Iridium is a platinum group metal and is one of the rarest metals on Earth.

Iridium is a transition metal from the platinum group. Its chemical symbol is Ir with an atomic number of 77. It is the second densest metal next to Osmium. It was discovered by scientist Smithson Tennant in 1803 and named after the Greek goddess Iris. Being one of the rarest elements in the crust of the earth, iridium has been used to show a link between dinosaur extinction and impact craters. This was done by comparing the high metal occurrence found near the craters with chondritic meteorites and asteroids, which have a higher concentration than in the earth's crust.


Iridium was discovered in 1803 by Smithson Tennant. It was found in the residue of platinum ores. Even though Tennant is credited with its discovery, a few French chemists had also claimed credit to discovery the element. The name was chosen as Iris, personification of a rainbow, due to the diverse colors of its salts.

Characteristics and Production

Iridium is part of the platinum group metals (PGMs). It is the second densest known metal. It has a silvery-white color resembling platinum and palladium. Its high hardness, brittleness, and high melting point (approximately 2500 degrees Celsius) make the metal difficult to work with or form. Most acids do not cause damage due to its high corrosion-resistance.

It occurs in nature uncombined, combined with platinum, or found in the natural alloys of osmiridium and iridosmine. Each is a different mixture of osmium and iridium. It is also a by-product of the nickel mining process.


Even though being one of the rarest elements in the earth, iridium does provide a good degree of functionality serving many purposes. Its use in spark plugs that is anti-corrosive and heat-resistant providing longer lasting and seemingly care-free plugs. Because of its higher melting temperature, compared to palladium and gold, these plugs can provide a better performance than other plugs except for some ruthenium alloys. It is also used in many objects such as in crucibles and other applications that require high temperatures, in electrical contacts, as a hardening agent for platinum, as a nib for fountain pens, and even jewelry.

Use in the Cativa Process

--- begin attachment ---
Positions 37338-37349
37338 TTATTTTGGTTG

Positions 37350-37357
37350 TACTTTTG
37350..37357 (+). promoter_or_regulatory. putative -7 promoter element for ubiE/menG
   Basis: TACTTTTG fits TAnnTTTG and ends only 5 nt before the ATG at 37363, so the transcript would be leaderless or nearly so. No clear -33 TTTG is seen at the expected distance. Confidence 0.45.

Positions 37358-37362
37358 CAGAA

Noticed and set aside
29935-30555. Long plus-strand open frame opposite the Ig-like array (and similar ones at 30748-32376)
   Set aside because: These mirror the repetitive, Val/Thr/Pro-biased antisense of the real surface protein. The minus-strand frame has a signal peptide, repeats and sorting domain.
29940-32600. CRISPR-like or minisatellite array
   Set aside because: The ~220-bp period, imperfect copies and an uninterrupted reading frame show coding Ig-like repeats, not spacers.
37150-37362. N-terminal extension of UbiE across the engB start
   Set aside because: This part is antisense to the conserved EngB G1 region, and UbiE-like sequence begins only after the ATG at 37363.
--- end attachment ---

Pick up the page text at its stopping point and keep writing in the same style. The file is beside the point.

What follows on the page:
Originally using a rhodium-containing catalyst, an iridium-containing catalyst has replaced rhodium for the production of acetic acid as part of the Cativa process. Ruthenium promoted iridium catalysts are superior to the rhodium-based system (Monsanto process). This switch has many benefits such as requiring a lowering the amount of water and reducing the number of drying agents in the process.

Fountain Pen

Historically, iridium was used a a tip material for fountain pen nibs and seen as a product of quality. Over time ruthenium, rhodium, osmium metals have now replaced it in pen nibs and has been labeled as "Genius Iridium". Its price or scarcity may be the reason for its now omission from pen nibs. An alternative to this label is gold. Gold provides a more flexible writing instrument over the more durable and lower prices of the other metals used in the former.


Prior to 2012 data has shown that demand for iridium worldwide was 300,000 ounces. Since 2012 demand has been halved but is trending upward. Russia and South Africa have the world's biggest deposits, with the latter having an export price value of about $350 million USD.

Metal Prices

Prior to 2010 price data for iridium showed a steady price at just under $500 USD/oz. But, within the past few years there has been an increasing upward trend. This upward trend was seemingly similar to the prices of other PMGs, palladium and rhodium more specifically. In 2020, its price first passed the $2,000 USD/oz mark in the market. This is three times the prices seen prior to 2010. In 2021, the price of Iridium hit an all time high of more than $6,000 USD/oz. Gold, silver, and platinum group metals have been a commodity that investors look to for diversifying their portfolios. It is not listed on the London Metal Exchange.

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